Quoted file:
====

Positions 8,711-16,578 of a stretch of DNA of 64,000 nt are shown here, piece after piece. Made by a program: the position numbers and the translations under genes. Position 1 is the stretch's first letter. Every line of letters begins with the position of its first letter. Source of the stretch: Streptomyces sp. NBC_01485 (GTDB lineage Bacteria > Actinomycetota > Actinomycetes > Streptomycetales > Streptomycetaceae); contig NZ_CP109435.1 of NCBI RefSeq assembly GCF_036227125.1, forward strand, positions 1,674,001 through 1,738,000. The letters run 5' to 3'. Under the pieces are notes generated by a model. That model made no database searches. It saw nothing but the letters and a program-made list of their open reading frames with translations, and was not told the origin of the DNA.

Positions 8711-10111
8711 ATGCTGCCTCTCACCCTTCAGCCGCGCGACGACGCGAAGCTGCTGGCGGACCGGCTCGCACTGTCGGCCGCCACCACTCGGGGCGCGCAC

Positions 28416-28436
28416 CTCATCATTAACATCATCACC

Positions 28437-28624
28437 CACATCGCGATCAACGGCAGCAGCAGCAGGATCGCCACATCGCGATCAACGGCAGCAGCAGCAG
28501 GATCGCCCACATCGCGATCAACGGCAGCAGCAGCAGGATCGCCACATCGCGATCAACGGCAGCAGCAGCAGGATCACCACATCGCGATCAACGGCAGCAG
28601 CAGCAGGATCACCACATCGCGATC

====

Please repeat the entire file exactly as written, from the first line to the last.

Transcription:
Positions 8,711-16,578 of a stretch of DNA of 64,000 nt are shown here, piece after piece. Made by a program: the position numbers and the translations under genes. Position 1 is the stretch's first letter. Every line of letters begins with the position of its first letter. Source of the stretch: Streptomyces sp. NBC_01485 (GTDB lineage Bacteria > Actinomycetota > Actinomycetes > Streptomycetales > Streptomycetaceae); contig NZ_CP109435.1 of NCBI RefSeq assembly GCF_036227125.1, forward strand, positions 1,674,001 through 1,738,000. The letters run 5' to 3'. Under the pieces are notes generated by a model. That model made no database searches. It saw nothing but the letters and a program-made list of their open reading frames with translations, and was not told the origin of the DNA.

Positions 8711-10111
8711 ATGCTGCCTCTCACCCTTCAGCCGCGCGACGACGCGAAGCTGCTGGCGGACCGGCTCGCACTGTCGGCCGCCACCACTCGGGGCGCGCAC

Positions 28416-28436
28416 CTCATCATTAACATCATCACC

Positions 28437-28624
28437 CACATCGCGATCAACGGCAGCAGCAGCAGGATCGCCACATCGCGATCAACGGCAGCAGCAGCAG
28501 GATCGCCCACATCGCGATCAACGGCAGCAGCAGCAGGATCGCCACATCGCGATCAACGGCAGCAGCAGCAGGATCACCACATCGCGATCAACGGCAGCAG
28601 CAGCAGGATCACCACATCGCGATC